Contesting sociocomputational norms: Computer programming instructors and students’ stancetaking around refactoring

Morgan M. Fong, David DeLiema, Virginia J. Flood, Oia Walker van Aalst

Research output: Contribution to journalArticlepeer-review


Working solutions to problems are not definitive end points. As a result, code that is technically correct can still be treated as needing revising – a practice in computer programming known as refactoring. We document how late elementary to middle school students and their undergraduate instructors weigh the possibility of refactoring working code in an informal summer computer science workshop. We examined a 20-min stretch of classroom activity in which multiple coding approaches were explicitly evaluated as alternative routes to the same code output. Our theoretical framework draws on the stance triangle, amplifying and attenuating inequity, and an extension of sociomathematical norms. Using the method of interaction analysis, we transcribed and analyzed stretches of talk, gesture, and action during whole class dicourse and small group interactions involving 4–6 students. We investigated how instructors and students introduced, characterized, applied, and contested sociocomputational norms through stancetaking in classroom discourse, which shaped whose voices contributed to the discussion and whose ideas were treated as impactful and praiseworthy in the classroom. Because it is within these discourse spaces that instructors and students interpret and reinterpret sociocomputational norms about what is valued in programming approaches, educational researchers and teachers might attend to these conversation dynamics as one route to fostering more supportive and inclusive learning spaces.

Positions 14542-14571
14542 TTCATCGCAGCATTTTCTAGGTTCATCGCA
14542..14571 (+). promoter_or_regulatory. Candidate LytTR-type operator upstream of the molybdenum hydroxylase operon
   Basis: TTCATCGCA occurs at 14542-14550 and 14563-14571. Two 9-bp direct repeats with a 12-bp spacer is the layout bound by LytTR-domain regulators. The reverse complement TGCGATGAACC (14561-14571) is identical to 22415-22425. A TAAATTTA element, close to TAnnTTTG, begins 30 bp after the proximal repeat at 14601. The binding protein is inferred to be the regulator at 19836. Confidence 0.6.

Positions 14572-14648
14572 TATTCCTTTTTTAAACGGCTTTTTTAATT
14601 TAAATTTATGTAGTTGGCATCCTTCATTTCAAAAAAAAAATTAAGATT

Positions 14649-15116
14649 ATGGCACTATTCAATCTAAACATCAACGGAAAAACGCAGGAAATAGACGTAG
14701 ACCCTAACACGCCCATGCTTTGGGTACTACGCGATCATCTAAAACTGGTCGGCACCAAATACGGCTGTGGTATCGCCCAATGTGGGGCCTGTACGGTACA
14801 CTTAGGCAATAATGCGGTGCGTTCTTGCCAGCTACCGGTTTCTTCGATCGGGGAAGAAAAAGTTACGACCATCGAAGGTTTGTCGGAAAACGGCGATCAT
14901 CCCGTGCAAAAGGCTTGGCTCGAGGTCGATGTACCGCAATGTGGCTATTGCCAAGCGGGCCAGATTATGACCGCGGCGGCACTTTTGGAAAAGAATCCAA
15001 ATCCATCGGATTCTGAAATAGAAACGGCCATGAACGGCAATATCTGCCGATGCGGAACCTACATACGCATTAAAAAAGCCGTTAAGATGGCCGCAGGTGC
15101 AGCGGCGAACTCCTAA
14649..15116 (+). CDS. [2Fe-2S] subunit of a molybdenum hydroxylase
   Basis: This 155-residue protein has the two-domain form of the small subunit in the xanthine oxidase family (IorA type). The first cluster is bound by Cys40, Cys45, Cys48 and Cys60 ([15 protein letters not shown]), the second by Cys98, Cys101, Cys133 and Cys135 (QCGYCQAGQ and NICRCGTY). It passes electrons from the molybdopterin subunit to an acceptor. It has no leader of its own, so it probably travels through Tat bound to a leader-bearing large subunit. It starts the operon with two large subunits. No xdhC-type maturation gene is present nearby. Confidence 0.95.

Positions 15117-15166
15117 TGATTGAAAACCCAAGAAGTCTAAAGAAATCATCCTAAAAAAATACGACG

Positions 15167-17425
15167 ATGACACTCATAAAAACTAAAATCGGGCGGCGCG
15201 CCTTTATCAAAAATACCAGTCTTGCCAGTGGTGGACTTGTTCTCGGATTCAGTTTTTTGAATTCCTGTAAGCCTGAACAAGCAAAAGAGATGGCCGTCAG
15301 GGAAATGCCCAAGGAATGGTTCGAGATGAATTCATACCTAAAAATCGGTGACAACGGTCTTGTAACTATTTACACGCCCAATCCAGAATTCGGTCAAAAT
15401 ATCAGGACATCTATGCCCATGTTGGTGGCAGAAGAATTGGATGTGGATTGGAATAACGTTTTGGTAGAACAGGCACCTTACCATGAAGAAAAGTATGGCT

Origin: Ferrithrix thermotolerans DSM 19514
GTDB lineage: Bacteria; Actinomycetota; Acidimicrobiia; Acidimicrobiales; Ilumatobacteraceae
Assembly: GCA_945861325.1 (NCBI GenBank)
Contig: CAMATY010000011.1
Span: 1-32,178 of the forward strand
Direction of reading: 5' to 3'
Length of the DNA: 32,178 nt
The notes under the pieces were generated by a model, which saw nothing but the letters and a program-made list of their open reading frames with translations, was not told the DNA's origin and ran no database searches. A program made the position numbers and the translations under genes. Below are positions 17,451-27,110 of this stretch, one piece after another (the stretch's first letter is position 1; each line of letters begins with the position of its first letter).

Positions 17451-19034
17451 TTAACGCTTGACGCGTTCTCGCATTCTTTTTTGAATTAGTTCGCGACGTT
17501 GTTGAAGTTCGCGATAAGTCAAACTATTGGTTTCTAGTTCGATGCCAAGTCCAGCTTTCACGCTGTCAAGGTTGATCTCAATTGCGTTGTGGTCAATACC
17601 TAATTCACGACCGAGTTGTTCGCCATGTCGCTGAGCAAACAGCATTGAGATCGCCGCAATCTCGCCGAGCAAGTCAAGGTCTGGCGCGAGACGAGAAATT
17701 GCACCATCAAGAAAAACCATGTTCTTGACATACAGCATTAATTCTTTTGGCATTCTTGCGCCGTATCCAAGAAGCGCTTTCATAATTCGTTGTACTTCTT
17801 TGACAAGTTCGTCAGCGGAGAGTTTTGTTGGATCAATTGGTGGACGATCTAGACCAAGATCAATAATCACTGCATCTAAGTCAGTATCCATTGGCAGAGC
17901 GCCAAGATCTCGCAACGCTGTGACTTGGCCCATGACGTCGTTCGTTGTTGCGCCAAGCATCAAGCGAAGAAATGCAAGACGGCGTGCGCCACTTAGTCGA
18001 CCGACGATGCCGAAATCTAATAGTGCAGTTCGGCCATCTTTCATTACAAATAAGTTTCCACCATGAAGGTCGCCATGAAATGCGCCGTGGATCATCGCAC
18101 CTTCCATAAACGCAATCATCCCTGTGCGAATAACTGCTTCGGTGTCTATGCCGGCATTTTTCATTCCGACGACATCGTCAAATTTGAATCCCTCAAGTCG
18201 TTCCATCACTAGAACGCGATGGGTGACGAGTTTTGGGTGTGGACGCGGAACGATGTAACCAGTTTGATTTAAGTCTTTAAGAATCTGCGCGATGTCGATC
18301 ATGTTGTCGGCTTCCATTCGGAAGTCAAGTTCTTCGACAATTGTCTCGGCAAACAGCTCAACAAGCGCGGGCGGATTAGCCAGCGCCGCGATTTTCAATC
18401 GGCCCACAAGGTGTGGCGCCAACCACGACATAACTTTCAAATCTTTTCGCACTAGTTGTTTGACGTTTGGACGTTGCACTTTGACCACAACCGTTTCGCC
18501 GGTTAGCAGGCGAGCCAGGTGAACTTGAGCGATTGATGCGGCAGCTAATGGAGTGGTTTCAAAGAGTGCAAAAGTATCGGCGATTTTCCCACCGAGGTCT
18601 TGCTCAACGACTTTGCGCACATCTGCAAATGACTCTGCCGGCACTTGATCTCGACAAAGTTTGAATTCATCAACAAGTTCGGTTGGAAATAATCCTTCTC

Bibliographical note

Funding Information:
This work was supported by the National Science Foundation under grant nos. 1612770, 1607742, and 1612660. We wish to express deep gratitude to the students and educators who collaborated on this research. Our CSCL reviewers also provided generative feedback during the peer review process, and we wish to thank them for their contributions. We are also grateful for the time that Geoffrey Herman, Colleen Lewis, members of our NSF advisory board, and UMN graduate students in the “Debugging Failure” course gave to share their helpful feedback on early analyses and drafts of this paper.

Publisher Copyright:
© 2023, International Society of the Learning Sciences, Inc.


  • Computer science education
  • Inequity
  • Interaction analysis
  • Refactoring
  • Sociocomputational norms
  • Stance


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